Welcome everyone to Vintage Thingies Thursday. If you have a love for vintage things, well....you have come to the right place. We have a "dog-gone" good time each and every week!!!
If you are new to this party, please take the time to read and follow the instructions for participating in Vintage Thingies Thursday, click HERE. I try and keep things fairly simple, so please make sure you follow the instructions. Please only ONE link per week.
I usually don't show things here on Vintage Thingie Thursday that you would not find inside my home. But this week I came across this amazing wedding dress while visiting Pinterest that I had to share it here. It has the most sweetest and romantic story and really thought you might enjoy it too. I love the dress, style and story of how this came to be. Truly amazing.
White; made from parachute; fitted bodice with left side metal zipper; shirred at center front from waist to bust; shirred at side seams at bust; net yoke inset that also forms upper portion of sleeves; opening in yoke at center back, fastened with eight buttons and loops; wide ruffle of lace and net sewn to bottom of yoke; two darts in back bodice; long sleeves; skirt portion of eight panels of parachute; parachute cord in casings placed vertically and drawn up to form poufs; cords pulled up to make skirt shorter in front and create train in back; skirt lightly gathered onto bodice; parachute cord casings, without cords, used as decorative band around bottom of skirt.
This wedding dress was made from a nylon parachute that saved the groom's life during World War II. Maj. Claude Hensinger, a B-29 pilot, and his crew, were returning from a bombing raid over Yowata, Japan, in August 1944 when their engine caught fire. The crew was forced to bail out. It was night and Major Hensinger landed on some rocks and suffered some minor injuries. During the night he used the parachute both as a pillow and a blanket. In the morning the crew was able to reassemble and were taken in by some friendly Chinese. He kept the parachute and used it as a way to propose to Ruth in 1947. He presented it to her and suggested she make a gown out of it for their wedding.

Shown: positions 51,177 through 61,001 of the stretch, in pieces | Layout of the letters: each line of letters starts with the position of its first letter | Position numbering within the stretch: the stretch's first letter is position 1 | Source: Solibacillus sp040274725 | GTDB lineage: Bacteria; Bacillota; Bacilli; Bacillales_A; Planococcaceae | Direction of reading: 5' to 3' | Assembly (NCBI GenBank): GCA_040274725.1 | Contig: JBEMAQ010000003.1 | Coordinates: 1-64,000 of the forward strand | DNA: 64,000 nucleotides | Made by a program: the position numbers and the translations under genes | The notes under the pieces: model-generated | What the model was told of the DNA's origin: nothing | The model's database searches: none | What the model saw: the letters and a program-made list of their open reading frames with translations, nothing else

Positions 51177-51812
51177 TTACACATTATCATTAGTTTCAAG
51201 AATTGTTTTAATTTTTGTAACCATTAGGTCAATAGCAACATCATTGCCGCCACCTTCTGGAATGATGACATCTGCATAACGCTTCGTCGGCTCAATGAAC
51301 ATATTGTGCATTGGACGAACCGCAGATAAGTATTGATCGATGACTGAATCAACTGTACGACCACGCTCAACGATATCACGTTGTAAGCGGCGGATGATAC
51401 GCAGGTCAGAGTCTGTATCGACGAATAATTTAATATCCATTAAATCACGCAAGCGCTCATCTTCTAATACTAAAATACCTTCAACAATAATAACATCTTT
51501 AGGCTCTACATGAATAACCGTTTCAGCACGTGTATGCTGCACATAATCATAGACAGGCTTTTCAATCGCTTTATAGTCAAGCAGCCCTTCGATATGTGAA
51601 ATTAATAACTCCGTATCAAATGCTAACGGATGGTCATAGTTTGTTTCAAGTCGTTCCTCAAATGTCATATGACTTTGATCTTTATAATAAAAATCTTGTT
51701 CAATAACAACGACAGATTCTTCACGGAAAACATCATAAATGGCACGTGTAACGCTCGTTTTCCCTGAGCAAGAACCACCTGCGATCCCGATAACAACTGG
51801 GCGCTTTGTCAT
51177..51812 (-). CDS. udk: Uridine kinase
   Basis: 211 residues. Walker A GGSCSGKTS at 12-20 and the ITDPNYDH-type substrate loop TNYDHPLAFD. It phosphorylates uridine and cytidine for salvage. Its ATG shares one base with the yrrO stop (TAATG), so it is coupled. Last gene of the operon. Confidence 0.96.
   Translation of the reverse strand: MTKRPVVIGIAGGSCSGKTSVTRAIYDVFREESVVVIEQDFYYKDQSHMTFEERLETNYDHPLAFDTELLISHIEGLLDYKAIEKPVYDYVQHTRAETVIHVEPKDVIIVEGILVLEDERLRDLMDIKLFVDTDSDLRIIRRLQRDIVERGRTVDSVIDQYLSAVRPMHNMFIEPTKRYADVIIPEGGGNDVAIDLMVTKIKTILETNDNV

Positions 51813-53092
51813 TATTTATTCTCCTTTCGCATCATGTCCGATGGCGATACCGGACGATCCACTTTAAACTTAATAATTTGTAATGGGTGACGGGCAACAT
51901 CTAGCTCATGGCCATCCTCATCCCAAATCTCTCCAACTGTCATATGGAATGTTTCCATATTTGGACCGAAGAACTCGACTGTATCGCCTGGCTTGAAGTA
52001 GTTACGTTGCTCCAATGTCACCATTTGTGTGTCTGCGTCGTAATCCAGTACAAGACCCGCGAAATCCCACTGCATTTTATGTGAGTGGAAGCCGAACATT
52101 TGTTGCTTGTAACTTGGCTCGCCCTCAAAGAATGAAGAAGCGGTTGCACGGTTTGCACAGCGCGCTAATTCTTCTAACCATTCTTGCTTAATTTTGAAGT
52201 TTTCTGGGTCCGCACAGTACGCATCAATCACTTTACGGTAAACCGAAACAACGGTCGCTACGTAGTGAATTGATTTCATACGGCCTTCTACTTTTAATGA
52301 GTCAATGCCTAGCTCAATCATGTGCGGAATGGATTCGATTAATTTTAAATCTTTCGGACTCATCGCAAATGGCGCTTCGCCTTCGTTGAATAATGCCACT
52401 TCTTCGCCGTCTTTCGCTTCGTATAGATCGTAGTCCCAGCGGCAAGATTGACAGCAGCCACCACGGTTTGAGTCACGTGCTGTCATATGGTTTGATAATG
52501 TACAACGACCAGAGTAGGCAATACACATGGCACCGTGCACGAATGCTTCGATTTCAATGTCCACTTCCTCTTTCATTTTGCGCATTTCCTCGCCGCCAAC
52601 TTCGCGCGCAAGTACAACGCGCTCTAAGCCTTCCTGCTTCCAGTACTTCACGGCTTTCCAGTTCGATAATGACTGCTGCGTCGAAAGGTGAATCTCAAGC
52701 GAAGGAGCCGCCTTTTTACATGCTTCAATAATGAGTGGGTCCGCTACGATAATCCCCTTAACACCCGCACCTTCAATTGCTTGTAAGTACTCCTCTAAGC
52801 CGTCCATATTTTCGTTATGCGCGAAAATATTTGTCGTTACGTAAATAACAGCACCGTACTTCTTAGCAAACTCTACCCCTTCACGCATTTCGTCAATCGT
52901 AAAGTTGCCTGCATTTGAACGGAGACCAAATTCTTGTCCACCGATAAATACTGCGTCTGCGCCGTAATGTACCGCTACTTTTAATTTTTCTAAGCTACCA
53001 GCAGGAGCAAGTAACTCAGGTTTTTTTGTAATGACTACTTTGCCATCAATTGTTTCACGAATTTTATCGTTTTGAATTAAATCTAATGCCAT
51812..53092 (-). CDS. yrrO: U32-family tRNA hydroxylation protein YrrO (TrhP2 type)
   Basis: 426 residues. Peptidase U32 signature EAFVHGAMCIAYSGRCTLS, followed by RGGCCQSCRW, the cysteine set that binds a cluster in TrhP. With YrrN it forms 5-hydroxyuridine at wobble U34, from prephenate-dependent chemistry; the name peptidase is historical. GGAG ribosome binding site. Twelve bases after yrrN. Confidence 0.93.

She wondered how she was going to make "this voluminuous item" into a dress. Seeing a dress in a store window that was based on one that appeared in the movie Gone with the Wind, she patterned her dress after that. She hired a local seamstress, Hilda Buck, to make the bodice and veil. She made the skirt herself; she pulled up the strings on the parachute so that the dress would be shorter in the front and have a train in the back. The couple were married in the Neffs Lutheran Church in Neffs, Pennslyvania, July 19, 1947. Their daughter and their son's bride also wore the dress for their weddings. It was then gifted to the Smithsonian. This item is one of 137 million artifacts, works of art and specimens in the Smithsonian’s collection. It is not on display. To see original source click HERE.
I hope you enjoyed having a peak at this dress and reading the most romantic story behind it! I know I sure did. Have a wonderful weekend!!!
tinkering the bathroom floor, part I
21 hours ago